May be of interest to the folks in the South West of England. Although they prolly know all about it already.
The Times, July 14, 2006
Ruins of Cornwall's old mines become new world wonders
By Simon de Bruxelles
RELICS of 2,500 years of mining that litter the Cornish landscape were given World Heritage site status yesterday.The honour ranks the remains alongside
the Taj Mahal, the Great Wall of China and the Pyramids at Giza.
The decision was made at a meeting of Unesco, the United Nations Educational, Scientific and Cultural Organisation, in Vilnius, Lithunania.
Heritage status was granted to ten areas of Cornwall and West Devon, where deep mining began in pre-Roman times when Phoenician traders sailed north to
buy tin. They include areas of the Tamar Valley near Tavistock, where the world’s largest copper and arsenic mines prospered 200 years ago. Not only the mines,
but also some of the infrastructure, including villages that housed the miners, are named.
The mines join other World Heritage sites in Britain, such as Stonehenge, Bath and the Jurassic coast of Dorset.
Adam Paynter, chairman of the Cornwall and West Devon Mining Landscape World Heritage Site Partnership, which led the bid for heritage status, said: “This is
fantastic news. The Cornwall and West Devon mining landscape now officially belongs to the world and we are the custodians charged with ensuring that our heritage is preserved for the enjoyment of future generations.
“We should all be amazingly proud that Unesco has recognised the important role Cornwall and West Devon’s mining history has to play.”
Nick Johnson, World Heritage site bid manager, said the that cultural identity of Cornwall and West Devon was transformed by mining during the 18th and 19th centuries. “For a time the region was the world’s greatest producer of tin and copper and provided the essential raw materials for industrialisation of the world,” he said.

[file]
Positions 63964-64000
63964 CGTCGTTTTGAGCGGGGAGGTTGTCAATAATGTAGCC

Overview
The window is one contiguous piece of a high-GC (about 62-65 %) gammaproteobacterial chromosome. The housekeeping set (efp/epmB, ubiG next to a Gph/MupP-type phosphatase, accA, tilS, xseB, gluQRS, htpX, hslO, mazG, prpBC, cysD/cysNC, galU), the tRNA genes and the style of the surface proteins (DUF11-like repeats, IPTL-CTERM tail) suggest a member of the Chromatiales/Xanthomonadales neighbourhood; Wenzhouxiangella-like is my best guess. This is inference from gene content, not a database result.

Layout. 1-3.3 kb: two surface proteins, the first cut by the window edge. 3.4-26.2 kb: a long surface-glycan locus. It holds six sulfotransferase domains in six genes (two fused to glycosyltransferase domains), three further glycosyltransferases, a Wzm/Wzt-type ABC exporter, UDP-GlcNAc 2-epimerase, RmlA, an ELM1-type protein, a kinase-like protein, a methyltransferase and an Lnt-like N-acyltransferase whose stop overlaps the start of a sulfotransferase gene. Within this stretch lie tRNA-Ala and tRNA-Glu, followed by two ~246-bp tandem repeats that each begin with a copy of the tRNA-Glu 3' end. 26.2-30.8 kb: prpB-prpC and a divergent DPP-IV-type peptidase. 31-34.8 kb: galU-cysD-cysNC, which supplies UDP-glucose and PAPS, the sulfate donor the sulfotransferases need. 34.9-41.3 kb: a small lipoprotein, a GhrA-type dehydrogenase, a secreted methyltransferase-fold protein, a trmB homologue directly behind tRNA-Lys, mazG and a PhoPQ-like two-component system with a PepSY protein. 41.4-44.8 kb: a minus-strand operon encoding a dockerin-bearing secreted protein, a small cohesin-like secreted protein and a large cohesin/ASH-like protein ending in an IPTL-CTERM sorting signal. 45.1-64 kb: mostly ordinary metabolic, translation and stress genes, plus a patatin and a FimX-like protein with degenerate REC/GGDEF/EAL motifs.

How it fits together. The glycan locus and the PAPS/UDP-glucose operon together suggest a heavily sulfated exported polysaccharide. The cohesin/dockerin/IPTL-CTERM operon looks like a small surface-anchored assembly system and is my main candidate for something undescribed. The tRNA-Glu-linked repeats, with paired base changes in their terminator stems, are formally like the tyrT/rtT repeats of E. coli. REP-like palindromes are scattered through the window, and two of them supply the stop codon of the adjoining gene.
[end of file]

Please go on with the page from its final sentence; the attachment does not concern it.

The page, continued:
“This took on global significance as a result of the mass migration of miners overseas, where 175 locations have known Cornish mining connections.” They include America, Australia, Mexico and Spain. In many places their legacy lives on in place names and traditions.
Stephen Gill, from West Devon council, said: “This puts us on the world map as a place of international significance. Along with bringing a sense of pride to the community, the economic benefits will be huge. It marks the way in which our mining culture was transported around the world, which is why they have pasty shops in Mexico and play rugby in Australia and South Africa.”
· The World Heritage Convention was adopted by Unesco in 1972
· Since then 800 sites have been given special protected status, including 628 cultural and 160 natural sites in 137 countries
· Other sites chosen at the meeting in Vilnius included ancient irrigation systems in Oman, the fortified city of Harar Jugol in Ethiopia, and the palaces of Genoa in Italy
· There are 26 protected sites in the UK, including the Tower of London, Kew Gardens, the city of Bath and the Giant’s Causeway.
· Other protected sites include the Serengeti plain in East Africa, the Pyramids, the Great Barrier Reef and the Baroque cathedrals of Latin America
· Inclusion on the World Heritage list makes a country eligible for financial assistance from Unesco and training to help to protect and manage sites [